And the arrival of Marta Larraz, one of my closest friends, made a difference - and life took a more adventurous turn. Many weekends I would spend whole days riding up and down Lincoln Road in the ‘tram’ next to Marta, while she drove it like a maniac, becoming the terror of the old Jewish ladies of the area. She spoke French very well, but hardly any English, so this job as a ‘chauffeur’ of the little trams -which I was able to negotiate for her- was the perfect one at that moment!
Some evenings Mami and Leon would also go with me to Miami Beach --and we all rode on the tram for hours and hours. And sometimes my friend Tony- whose mother was a childhood friend of my mother- would drive me to Miami Beach in his beautiful convertible, and spent time with us.
This was the time when Mami had started working in the tomato fields near Pompano Beach -the most sought-after-job among Cuban ladies -and the only one that paid the minimum wage; the second great job was working as hotel chambermaids! And it was also the time she had to quit, because she started suffering from fainting spells and acute anemia.
We were all so poor that pennies were carefully counted --and everyone knew that some things -like going to restaurants, the movies, buying clothes or buying an ice cream in the corner shop were totally off limits...Out of the question!
So our lives became very simple --and a daily challenge to face.
Many people had a worse tragedy, having parents, husbands, mothers or sisters in Castro’s prisons, serving long and cruel sentences, while others had been shot or killed or had died trying to escape the island. We were lucky in a way, because with the exception of my father’s very revolutionary brother Raúl Rodriguez Santos, who had been condemned to 12 years in Cuba's jails, we did not have more added pain to our lives.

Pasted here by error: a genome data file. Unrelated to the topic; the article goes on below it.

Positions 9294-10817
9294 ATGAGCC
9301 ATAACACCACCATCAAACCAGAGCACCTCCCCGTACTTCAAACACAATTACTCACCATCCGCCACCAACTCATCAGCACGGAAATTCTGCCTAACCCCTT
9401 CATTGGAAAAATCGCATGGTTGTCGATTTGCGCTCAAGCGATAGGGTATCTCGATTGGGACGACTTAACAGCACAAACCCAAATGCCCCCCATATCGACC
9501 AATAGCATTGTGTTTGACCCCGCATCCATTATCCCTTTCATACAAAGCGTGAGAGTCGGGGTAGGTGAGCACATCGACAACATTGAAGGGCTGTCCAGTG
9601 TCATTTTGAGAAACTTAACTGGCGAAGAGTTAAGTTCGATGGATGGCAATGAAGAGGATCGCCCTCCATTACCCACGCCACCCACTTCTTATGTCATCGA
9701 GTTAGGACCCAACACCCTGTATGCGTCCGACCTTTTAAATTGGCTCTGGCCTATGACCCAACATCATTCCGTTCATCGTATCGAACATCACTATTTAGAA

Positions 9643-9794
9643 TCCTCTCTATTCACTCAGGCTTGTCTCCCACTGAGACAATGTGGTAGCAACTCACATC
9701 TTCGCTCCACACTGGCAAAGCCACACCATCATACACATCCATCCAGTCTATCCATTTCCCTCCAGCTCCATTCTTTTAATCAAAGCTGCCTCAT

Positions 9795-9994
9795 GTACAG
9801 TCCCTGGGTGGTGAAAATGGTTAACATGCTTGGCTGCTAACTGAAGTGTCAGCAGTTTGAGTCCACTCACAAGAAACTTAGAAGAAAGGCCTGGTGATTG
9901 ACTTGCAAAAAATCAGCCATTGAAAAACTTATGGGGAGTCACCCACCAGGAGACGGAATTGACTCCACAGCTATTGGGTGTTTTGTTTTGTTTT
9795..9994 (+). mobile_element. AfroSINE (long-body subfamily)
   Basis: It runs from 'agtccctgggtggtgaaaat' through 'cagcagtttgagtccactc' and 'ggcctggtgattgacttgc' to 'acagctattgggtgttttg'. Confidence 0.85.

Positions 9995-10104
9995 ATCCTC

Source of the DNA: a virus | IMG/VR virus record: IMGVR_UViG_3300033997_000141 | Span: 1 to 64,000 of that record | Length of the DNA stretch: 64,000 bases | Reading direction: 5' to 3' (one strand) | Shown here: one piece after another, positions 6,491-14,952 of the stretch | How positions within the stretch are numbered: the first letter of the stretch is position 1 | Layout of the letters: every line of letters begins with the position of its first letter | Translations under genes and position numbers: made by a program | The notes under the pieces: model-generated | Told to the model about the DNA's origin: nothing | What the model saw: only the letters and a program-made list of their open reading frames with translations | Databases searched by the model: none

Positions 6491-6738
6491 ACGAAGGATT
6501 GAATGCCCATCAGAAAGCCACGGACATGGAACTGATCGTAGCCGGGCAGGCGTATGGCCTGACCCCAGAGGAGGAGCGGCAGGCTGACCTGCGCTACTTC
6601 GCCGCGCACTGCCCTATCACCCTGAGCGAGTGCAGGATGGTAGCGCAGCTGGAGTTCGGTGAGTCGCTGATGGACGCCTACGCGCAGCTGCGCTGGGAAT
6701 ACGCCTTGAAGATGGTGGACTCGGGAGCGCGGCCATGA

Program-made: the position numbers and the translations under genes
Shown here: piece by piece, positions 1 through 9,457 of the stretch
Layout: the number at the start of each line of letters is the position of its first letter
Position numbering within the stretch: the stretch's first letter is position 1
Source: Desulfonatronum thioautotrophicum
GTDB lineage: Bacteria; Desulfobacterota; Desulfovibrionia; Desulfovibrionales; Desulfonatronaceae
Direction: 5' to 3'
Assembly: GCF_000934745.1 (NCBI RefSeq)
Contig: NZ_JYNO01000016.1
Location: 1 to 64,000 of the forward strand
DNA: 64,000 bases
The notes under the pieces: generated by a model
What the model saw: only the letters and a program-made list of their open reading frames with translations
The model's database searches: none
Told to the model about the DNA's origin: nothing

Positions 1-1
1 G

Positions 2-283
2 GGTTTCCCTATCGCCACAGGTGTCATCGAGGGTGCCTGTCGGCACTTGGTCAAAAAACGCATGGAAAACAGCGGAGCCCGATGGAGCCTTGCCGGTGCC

One day Mami fainted in the ‘tomatera’ and was ‘unemployed’ and very sick for a few weeks. We had no money to buy medicines and our eating habits were all wrong, so her recovery was very slow. American cheese, some sort of pressed meat in the style of Spam the Refugee Center gave away and neighbors passed on to us (since we had come into the USA as residents through Mexico, we did not ‘qualify’ for any Refugee help), cornflour and bread were the staples of our diets –plus the ocassional hamburgers from a chain called “Royal Castle” where it was a treat to buy their 19 cents burgers and their 15 cents grits!.
I remember as a great ‘family outing’ merely going to church on Sunday mornings with my mother’s sister my Aunt Fela, my uncle Gustavo and our cousin Cristina, and afterwards having ‘breakfast’ at Royal Castle. I can still visualize my very stylish Tafela, dressed to the nines with her still elegant ‘Cuban clothes’, holding on to her beautiful calfskin italian handbag, while standing in line behind the orange vinyl stools of Royal Castle’s, waiting for our turn to sit and eat our 69 cents ‘full American’ breakfast of Bacon and Eggs or her favorite -and even cheaper- Chile con Carne!
When Mami got sick, I was terrified that we were not going to be able to pay the $65 rent for our apartment at The Betty -our new and by now beloved ‘home’! I worried day and night about being evicted or something worse. Mami’s salary was gone and my brother’s earnings barely paid for his lunches and school expenses. But (and I still dont understand how she found strenght to physically do it) --as soon as she felt better Mami started taking care of an old lady called Mrs. Franzelle, who lived with her alcoholic daughter Ethel a few blocks away from our house. She was paid in cash --$18 a week!
I used to go with her many times, just to keep her company, so she would not have to walk home in the dark at 2 or 3 am. On one ocassion the baby’s father drove us back home, and made a pass at my mother, who -not speaking English- never understood him and I never had the heart to tell her.